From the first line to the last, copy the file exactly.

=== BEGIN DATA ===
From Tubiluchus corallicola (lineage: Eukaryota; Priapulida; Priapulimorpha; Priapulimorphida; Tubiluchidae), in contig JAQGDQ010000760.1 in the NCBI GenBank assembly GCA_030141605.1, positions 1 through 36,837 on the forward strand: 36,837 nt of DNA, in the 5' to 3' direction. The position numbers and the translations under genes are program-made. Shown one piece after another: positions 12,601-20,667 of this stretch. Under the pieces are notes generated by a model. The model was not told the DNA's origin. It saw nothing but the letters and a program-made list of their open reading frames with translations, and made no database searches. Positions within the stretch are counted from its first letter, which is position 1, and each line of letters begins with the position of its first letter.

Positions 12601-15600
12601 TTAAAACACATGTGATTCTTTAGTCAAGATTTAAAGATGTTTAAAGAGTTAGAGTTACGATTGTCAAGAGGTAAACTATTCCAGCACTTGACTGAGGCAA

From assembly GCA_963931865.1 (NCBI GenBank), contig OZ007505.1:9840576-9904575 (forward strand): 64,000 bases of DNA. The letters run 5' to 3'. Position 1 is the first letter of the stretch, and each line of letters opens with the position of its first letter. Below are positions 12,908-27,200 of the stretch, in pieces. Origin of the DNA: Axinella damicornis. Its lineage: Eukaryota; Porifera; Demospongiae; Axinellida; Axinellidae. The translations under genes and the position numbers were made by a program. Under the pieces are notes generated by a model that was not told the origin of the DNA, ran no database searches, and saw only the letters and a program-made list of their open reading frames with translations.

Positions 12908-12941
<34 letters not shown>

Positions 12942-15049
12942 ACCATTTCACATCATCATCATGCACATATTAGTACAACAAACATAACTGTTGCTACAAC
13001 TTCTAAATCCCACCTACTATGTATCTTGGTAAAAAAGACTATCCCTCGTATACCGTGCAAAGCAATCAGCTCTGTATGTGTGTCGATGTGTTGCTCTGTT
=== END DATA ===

From Tubiluchus corallicola (lineage: Eukaryota; Priapulida; Priapulimorpha; Priapulimorphida; Tubiluchidae), in contig JAQGDQ010000760.1 in the NCBI GenBank assembly GCA_030141605.1, positions 1 through 36,837 on the forward strand: 36,837 nt of DNA, in the 5' to 3' direction. The position numbers and the translations under genes are program-made. Shown one piece after another: positions 12,601-20,667 of this stretch. Under the pieces are notes generated by a model. The model was not told the DNA's origin. It saw nothing but the letters and a program-made list of their open reading frames with translations, and made no database searches. Positions within the stretch are counted from its first letter, which is position 1, and each line of letters begins with the position of its first letter.

Positions 12601-15600
12601 TTAAAACACATGTGATTCTTTAGTCAAGATTTAAAGATGTTTAAAGAGTTAGAGTTACGATTGTCAAGAGGTAAACTATTCCAGCACTTGACTGAGGCAA

From assembly GCA_963931865.1 (NCBI GenBank), contig OZ007505.1:9840576-9904575 (forward strand): 64,000 bases of DNA. The letters run 5' to 3'. Position 1 is the first letter of the stretch, and each line of letters opens with the position of its first letter. Below are positions 12,908-27,200 of the stretch, in pieces. Origin of the DNA: Axinella damicornis. Its lineage: Eukaryota; Porifera; Demospongiae; Axinellida; Axinellidae. The translations under genes and the position numbers were made by a program. Under the pieces are notes generated by a model that was not told the origin of the DNA, ran no database searches, and saw only the letters and a program-made list of their open reading frames with translations.

Positions 12908-12941
<34 letters not shown>

Positions 12942-15049
12942 ACCATTTCACATCATCATCATGCACATATTAGTACAACAAACATAACTGTTGCTACAAC
13001 TTCTAAATCCCACCTACTATGTATCTTGGTAAAAAAGACTATCCCTCGTATACCGTGCAAAGCAATCAGCTCTGTATGTGTGTCGATGTGTTGCTCTGTT